Hurricane Florence delays Pender tax revaluations

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Damage from storm prompts numerous property value changes

BURGAW — Pender County was hit hard by Hurricane Florence, a blow that is still rocking the local tax office.

The county was in the midst of a property reassessment when the storm hit, and notices of properties’ new values, which typically get mailed to taxpayers in January, have not yet gone out. The delay, according to Pender County Tax Assessor Justian Pound, is the result of county assessors having to review fairly significant damages to about 10 percent of the nearly 50,000 individual parcels in the county.

There is also the challenge, he said, about establishing processes and procedures for evaluating damages to structures of which the tax office is not yet aware.

Pound last week said that work is wrapping up, and taxpayers should be on the lookout for their new assessment notifications by about the middle of March.

Florence has kept Pound and his staff busier than usual accounting for the damage the hurricane afflicted, and the workload isn’t likely to ease once those notices go in the mail. The appeals process also promises to be lively, and will no doubt last longer than might be the case during a hurricane-free reassessment.

“Technically, anyone can appeal a property assessment until the board of equalization adjourns for the year,” Pound said. “There is no hard deadline (for adjournment), and we haven’t even yet established the dates for 2019. And the statute allows us to push the adjournment dates out further than typical on years of re-evaluation.”

This year, there will be a larger “informal appeal session,” Pound said, where adjustments could be made without a formal appearance before the board of equalization — hopefully simplifying and speeding up the process for everyone.

Reassessment appeals are available to those whose homes were damaged by Florence and those who escaped the storm’s fury. For those who want to appeal the reassessed value of their damaged Pender County property, bring all appropriate documentation with you, Pound advises — contractors’ estimates for repair, insurance numbers, photographs.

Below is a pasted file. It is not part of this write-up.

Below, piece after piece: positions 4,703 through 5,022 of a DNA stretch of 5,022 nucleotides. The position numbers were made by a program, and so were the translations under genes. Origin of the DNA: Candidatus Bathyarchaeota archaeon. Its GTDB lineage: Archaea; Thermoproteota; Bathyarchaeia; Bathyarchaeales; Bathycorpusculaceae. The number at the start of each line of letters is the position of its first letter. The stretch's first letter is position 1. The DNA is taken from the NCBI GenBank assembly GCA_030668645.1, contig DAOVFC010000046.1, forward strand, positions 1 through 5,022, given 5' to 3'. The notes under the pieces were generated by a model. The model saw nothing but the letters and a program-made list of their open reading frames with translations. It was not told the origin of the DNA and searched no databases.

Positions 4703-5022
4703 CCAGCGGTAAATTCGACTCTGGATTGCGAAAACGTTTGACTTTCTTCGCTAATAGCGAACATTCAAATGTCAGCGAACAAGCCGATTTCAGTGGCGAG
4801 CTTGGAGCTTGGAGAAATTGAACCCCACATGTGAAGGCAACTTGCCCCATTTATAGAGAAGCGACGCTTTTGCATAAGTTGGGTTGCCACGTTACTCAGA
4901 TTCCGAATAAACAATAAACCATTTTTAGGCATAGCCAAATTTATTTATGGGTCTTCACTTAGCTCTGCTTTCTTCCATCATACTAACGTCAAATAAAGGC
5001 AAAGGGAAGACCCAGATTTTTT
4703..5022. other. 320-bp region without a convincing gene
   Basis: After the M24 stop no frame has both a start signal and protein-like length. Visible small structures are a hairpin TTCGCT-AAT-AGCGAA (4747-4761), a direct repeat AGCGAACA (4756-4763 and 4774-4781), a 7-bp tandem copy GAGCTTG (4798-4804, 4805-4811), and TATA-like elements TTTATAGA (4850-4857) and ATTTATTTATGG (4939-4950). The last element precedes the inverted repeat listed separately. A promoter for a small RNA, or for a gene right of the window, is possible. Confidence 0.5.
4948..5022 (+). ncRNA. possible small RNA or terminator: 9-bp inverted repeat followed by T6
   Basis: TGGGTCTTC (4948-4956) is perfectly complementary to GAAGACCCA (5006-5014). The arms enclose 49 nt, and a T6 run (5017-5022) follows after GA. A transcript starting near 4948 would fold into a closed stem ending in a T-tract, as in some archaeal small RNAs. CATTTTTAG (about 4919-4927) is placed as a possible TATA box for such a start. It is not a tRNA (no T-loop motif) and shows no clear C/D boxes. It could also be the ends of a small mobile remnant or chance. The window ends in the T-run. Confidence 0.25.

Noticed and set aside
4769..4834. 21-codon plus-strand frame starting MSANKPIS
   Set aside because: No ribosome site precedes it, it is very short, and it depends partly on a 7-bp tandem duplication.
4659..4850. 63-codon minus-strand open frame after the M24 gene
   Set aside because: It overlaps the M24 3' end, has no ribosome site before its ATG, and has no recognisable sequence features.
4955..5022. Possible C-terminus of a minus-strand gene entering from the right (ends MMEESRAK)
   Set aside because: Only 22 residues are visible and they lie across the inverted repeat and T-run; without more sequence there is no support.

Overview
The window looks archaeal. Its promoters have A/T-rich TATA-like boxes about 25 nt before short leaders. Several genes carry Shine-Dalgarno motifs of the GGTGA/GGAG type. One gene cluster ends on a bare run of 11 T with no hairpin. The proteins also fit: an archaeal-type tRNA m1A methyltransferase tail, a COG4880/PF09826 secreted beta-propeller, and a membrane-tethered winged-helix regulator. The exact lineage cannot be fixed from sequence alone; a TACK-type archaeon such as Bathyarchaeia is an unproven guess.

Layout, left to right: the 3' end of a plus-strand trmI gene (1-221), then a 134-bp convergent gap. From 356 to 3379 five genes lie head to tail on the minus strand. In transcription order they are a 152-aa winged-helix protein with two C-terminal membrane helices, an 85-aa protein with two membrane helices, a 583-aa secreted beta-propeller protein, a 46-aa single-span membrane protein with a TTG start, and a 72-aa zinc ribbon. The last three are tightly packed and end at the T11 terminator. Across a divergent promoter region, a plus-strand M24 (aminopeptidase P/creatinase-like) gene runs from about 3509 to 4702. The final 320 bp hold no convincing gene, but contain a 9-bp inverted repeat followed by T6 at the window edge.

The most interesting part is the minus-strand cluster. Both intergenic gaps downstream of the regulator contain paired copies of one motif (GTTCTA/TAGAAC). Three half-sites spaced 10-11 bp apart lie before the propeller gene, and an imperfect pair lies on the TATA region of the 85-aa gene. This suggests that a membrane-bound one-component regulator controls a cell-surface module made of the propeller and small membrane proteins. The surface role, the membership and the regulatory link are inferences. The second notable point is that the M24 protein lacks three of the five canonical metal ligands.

“The more data you can bring to the appeal, the better,” Pound said, easing the way for everyone involved to be looking at the same set of facts.

New Hanover and Brunswick county tax officials also are still dealing with the lingering impacts from Florence.

Allison Snell, New Hanover’s tax administrator, said 2019’s assessed property tax values, which will mailed out to property owners around August with payments due by early January 2020, were set Jan. 1.

While many property owners have let her office know of damage from the storm and whether it could change their property valuations, Snell said the clock is ticking for those who have yet to reach out to the county.

“If your property was damaged, but it was repaired and fixed by the end of December, there’s nothing you need to do because it was back to 100 percent as of Jan. 1, which is when the values are set,” she said. “But if you still have damage and you have yet to notify us, definitely notify us, because by the time we send the tax bills go out, it will be too late.”

Like Pender County, Brunswick County was in the middle of a reassessment when Florence hit.

Tax Administrator Jeff Niebauer said the new valuations were mailed out last week, and he expect to receive some appeals over the next few weeks.

He also said any Brunswick property owners concerned about how damage from Florence could impact their property value should contact his office sooner rather than later, with the county’s board of equalization and review set to adjourn on May 7 — the last day to appeal a 2019 assessed tax value.

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